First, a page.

A group of about 70 headed to the South Coast on Thursday as part of the Pinzgauer World Congress Tour.
The Australian Pinzgauer Breeders Association has welcomed farmers from Slovakia, Austria, South Africa, and Canada.
The 13-day tour took attendees to Sydney and Kiama, which was followed by a visit to Manildra Group, Bomaderry, and David and Sue Boyd's dairy farm Conglo at Terara before the group continued to Canberra to see the capital's sights, Yass SELX, a Parkes sheep property, DPI's Orange Agricultural Institute, the Blue Mountains and Cairns.
While at Kiama, the group visited Julia and Steve Roso's property, Fairfield, at Jerrara, where they run about 40 registered Pinzgauer breeders and their calves.
The concept for the congress was initiated in 1972 with the first gathering taking place in South Africa.
Australian Pinzgauer Breeder's Association director and tour coordinator Laurelle Price said the tour group comprised farmers, farm employees and their connections, and Pinzgauer association delegates.
"They have been saying how amazing Australia is," she said.
"They loved the harbour cruise we did - it was a perfect, warm, sunny day."
Mrs Price said the visit to Orange Agricultural Institute, where attendees heard from scientists about their research projects, was particularly well received.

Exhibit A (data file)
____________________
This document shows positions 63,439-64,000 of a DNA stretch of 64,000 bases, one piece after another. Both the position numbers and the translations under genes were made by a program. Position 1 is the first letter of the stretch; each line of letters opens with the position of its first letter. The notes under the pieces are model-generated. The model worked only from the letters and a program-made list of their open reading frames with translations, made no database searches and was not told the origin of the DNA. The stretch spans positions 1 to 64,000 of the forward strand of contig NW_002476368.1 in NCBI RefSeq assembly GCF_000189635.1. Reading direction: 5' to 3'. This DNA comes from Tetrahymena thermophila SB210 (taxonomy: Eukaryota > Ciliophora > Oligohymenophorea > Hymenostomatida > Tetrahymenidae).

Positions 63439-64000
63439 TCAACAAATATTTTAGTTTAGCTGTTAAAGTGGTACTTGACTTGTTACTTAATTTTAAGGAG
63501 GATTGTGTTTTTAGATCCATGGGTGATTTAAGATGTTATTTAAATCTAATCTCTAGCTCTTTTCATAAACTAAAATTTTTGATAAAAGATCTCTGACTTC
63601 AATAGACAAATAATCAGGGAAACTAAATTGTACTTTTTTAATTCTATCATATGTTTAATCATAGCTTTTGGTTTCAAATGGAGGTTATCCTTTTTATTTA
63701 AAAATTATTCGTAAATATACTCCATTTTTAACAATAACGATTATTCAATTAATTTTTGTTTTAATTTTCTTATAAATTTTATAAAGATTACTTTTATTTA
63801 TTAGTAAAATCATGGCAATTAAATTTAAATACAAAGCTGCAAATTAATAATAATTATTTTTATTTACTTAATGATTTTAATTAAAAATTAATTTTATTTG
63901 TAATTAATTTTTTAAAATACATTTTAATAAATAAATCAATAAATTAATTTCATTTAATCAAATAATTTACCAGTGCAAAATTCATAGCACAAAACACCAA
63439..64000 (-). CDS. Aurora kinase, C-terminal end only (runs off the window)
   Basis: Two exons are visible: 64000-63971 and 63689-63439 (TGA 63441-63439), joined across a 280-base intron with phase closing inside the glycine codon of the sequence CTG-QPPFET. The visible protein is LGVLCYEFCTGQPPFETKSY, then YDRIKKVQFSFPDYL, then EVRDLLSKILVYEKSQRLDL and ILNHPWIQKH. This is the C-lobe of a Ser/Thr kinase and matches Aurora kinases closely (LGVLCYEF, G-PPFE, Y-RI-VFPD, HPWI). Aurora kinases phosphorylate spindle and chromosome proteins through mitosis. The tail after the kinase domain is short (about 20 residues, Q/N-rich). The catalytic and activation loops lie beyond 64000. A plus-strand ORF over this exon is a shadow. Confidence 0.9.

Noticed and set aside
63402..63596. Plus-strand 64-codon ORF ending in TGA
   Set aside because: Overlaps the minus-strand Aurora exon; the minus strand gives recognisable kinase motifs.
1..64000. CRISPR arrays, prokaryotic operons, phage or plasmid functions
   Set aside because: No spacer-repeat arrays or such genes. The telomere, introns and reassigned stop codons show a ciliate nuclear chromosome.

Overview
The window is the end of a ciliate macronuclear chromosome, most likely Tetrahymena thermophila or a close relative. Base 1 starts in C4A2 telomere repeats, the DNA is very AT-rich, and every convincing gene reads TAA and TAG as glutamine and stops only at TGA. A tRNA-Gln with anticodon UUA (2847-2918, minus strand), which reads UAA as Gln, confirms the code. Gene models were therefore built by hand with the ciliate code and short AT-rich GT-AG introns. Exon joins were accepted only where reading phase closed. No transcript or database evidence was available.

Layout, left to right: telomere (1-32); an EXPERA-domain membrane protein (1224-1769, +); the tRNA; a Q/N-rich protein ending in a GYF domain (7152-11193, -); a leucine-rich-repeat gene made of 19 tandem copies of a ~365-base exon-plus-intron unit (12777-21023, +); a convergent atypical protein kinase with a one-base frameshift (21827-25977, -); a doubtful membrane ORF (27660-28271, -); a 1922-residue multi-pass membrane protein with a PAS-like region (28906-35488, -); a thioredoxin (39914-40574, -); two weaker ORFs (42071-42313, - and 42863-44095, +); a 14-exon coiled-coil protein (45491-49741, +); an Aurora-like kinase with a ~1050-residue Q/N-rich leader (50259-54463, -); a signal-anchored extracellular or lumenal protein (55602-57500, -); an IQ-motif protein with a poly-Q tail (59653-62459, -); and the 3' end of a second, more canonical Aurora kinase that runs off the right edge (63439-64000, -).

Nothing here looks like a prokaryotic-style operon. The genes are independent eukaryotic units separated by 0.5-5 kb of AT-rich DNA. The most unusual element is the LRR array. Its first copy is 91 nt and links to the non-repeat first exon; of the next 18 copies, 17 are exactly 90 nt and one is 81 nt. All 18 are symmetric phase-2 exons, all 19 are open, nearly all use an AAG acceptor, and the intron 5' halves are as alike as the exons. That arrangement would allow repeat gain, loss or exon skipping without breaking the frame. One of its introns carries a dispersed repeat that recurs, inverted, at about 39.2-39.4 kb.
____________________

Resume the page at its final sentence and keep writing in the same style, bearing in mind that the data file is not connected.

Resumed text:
"The visit to the research centre was a hit. People found that absolutely fascinating," she said. "There were talks about their projects with insects, livestock and plants."
It was the 13th congress, which are held every four years, except during COVID-19 lockdowns.
"They have enjoyed visiting properties and seeing how the breed is performing in other countries," Mrs Price said. "They get to see properties that they wouldn't see as a regular tourist and learn how they operate their farms.
"It's a great social gathering that bonds us - we are like one big family."
Sepp Wadlegger, British Columbia, Canada, runs 65 Pinzgauer breeders on his family's farm.
"We have probably had Pinzgauers for 15 to 20 years," Mr Wadlegger said.
"My Dad is Austrian, and he had them when he was growing up, so he always wanted the breed on our farm.
"We were Hereford farmers, and we converted our whole herd to Pinzgauer.
"The cattle here are very similar in frame and colouring to ours; there isn't much difference - they're very healthy-looking animals."
Mr Wadlegger had visited Australia once before, seeing much of the west coast.
"This is beautiful country here, so I would say today has been the highlight so far," he said.
Sign up for our newsletter to stay up to date.